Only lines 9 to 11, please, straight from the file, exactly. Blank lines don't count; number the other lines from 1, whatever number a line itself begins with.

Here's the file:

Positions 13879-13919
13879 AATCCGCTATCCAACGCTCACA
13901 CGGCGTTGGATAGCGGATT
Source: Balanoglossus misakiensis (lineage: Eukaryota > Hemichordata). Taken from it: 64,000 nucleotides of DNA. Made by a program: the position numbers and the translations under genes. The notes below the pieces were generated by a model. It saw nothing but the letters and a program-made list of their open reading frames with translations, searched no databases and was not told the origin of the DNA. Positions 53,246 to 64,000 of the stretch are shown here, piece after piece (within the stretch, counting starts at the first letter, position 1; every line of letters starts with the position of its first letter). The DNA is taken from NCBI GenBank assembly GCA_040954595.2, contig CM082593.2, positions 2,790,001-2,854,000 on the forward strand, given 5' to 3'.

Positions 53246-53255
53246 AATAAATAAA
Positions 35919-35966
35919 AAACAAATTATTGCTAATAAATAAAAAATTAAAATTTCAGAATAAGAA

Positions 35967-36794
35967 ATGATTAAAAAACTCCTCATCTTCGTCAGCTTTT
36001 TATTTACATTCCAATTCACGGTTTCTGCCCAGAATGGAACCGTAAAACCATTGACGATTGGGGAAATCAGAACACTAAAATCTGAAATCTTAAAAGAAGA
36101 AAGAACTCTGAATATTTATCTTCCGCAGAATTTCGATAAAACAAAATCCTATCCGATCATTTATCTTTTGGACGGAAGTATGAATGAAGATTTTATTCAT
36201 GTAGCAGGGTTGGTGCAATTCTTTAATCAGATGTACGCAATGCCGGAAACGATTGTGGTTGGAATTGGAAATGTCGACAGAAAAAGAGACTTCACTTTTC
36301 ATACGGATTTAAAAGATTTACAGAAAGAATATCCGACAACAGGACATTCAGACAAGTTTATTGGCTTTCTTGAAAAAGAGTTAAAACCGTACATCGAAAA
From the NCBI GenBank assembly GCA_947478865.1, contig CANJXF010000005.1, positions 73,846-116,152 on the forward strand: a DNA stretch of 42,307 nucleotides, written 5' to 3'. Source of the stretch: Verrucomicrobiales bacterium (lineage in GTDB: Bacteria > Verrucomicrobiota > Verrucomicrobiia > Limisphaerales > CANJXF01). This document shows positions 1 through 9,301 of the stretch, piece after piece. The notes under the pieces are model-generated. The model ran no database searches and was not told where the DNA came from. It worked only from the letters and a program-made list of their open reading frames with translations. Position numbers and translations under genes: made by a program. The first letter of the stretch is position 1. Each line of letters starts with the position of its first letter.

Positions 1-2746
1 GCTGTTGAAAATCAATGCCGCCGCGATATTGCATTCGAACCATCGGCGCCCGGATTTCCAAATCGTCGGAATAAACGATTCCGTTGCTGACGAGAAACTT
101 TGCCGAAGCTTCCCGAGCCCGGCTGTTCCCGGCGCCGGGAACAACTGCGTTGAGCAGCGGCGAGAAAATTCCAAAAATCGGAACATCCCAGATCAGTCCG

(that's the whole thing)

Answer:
Positions 35967-36794
35967 ATGATTAAAAAACTCCTCATCTTCGTCAGCTTTT
36001 TATTTACATTCCAATTCACGGTTTCTGCCCAGAATGGAACCGTAAAACCATTGACGATTGGGGAAATCAGAACACTAAAATCTGAAATCTTAAAAGAAGA